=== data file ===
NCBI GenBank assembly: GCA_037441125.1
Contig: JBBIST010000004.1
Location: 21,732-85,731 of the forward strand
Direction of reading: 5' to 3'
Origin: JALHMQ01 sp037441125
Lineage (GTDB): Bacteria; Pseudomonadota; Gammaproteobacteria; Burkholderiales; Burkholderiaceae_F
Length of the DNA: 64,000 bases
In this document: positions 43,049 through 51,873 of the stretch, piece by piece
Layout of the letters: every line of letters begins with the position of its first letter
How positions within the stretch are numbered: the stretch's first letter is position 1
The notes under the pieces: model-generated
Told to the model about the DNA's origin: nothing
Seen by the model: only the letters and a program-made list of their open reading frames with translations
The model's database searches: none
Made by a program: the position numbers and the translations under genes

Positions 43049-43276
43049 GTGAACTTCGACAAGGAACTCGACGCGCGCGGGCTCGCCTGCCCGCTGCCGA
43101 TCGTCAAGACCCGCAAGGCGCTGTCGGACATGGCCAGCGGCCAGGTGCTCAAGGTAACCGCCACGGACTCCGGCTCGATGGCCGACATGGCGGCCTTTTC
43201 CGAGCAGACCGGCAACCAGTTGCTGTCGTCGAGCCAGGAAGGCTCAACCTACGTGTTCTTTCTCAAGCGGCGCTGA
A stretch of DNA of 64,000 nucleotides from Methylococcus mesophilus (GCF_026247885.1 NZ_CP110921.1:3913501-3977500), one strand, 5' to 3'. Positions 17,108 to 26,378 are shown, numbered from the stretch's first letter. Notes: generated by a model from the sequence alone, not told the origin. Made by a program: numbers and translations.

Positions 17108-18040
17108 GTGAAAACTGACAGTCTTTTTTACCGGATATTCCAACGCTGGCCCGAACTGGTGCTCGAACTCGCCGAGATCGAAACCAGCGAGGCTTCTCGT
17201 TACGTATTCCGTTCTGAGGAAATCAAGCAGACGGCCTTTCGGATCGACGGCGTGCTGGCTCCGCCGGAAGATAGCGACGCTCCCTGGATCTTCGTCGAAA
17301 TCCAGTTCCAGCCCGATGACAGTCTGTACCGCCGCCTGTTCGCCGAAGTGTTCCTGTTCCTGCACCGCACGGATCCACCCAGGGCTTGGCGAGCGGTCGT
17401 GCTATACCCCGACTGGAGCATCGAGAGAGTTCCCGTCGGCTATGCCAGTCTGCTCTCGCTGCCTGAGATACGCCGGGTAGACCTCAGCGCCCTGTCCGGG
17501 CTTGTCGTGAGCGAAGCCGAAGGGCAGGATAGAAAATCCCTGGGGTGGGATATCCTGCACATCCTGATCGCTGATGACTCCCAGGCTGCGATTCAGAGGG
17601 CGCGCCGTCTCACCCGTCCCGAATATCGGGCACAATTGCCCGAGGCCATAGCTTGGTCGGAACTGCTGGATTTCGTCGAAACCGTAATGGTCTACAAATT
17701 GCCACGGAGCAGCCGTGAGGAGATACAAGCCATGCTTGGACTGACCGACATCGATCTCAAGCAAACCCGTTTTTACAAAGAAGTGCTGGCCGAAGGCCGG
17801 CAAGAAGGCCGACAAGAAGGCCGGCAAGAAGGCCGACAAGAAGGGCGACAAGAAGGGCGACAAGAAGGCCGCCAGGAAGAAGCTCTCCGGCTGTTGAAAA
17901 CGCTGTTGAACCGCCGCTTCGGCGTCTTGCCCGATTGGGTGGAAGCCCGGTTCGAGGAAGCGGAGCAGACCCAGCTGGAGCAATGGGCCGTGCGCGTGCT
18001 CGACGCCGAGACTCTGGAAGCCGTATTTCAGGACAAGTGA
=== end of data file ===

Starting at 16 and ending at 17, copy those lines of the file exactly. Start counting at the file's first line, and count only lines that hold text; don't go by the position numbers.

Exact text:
Positions 43049-43276
43049 GTGAACTTCGACAAGGAACTCGACGCGCGCGGGCTCGCCTGCCCGCTGCCGA